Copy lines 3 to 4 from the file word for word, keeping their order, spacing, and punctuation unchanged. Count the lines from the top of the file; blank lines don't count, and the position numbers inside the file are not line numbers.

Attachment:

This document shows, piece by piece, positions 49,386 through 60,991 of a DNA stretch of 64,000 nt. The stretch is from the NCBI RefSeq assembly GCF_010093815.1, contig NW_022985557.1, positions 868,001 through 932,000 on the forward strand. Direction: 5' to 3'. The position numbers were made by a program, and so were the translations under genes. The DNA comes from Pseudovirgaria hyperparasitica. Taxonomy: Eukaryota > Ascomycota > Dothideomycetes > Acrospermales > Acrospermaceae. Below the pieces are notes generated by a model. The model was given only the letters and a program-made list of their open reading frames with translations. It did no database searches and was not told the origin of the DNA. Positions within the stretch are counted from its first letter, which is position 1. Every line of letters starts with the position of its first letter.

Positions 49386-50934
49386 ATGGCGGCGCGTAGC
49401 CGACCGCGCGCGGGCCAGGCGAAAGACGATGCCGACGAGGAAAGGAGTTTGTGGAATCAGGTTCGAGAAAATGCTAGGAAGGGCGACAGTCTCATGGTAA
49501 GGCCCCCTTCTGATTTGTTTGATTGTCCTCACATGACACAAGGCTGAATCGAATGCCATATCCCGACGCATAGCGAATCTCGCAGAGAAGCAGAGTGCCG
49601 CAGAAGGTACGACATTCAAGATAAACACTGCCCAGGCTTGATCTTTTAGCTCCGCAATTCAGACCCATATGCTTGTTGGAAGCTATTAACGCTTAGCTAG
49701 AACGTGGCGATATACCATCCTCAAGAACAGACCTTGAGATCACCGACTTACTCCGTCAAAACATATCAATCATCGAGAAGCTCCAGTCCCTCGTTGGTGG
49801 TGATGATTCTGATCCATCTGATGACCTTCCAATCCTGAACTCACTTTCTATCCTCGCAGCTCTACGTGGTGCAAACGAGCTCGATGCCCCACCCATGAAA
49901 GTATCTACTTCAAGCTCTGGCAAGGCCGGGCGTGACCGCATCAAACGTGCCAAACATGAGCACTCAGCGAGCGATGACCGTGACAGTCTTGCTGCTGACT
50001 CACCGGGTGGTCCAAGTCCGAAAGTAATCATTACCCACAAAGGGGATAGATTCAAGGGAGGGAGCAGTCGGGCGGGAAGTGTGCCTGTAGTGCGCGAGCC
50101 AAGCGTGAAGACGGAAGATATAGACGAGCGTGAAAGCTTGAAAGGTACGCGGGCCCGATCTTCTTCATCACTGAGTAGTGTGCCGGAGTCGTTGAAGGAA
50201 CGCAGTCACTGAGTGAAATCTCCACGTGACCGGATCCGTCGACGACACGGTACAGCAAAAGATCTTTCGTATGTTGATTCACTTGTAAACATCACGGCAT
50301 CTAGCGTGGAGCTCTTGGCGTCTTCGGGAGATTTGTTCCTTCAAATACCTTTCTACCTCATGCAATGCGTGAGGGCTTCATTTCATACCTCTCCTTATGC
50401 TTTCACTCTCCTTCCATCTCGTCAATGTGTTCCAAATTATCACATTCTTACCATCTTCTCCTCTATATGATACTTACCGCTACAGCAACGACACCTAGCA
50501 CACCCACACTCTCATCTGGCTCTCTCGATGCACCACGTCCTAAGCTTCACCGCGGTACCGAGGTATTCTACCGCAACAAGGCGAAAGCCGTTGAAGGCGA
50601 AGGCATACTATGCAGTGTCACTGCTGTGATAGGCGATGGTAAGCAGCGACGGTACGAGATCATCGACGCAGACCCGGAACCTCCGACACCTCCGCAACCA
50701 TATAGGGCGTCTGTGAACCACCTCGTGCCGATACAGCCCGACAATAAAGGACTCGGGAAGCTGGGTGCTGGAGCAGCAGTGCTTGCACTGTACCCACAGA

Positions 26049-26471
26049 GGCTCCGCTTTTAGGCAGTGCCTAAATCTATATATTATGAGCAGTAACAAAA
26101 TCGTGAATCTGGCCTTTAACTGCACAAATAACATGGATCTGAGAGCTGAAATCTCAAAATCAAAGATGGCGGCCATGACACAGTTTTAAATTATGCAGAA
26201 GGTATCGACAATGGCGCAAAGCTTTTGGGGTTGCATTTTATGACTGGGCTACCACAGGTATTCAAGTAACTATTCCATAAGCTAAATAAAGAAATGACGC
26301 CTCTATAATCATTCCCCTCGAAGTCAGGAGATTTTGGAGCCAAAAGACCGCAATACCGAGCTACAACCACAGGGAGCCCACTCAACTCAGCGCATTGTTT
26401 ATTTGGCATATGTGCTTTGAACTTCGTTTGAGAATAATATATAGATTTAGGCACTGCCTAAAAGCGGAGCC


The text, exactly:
49386 ATGGCGGCGCGTAGC
49401 CGACCGCGCGCGGGCCAGGCGAAAGACGATGCCGACGAGGAAAGGAGTTTGTGGAATCAGGTTCGAGAAAATGCTAGGAAGGGCGACAGTCTCATGGTAA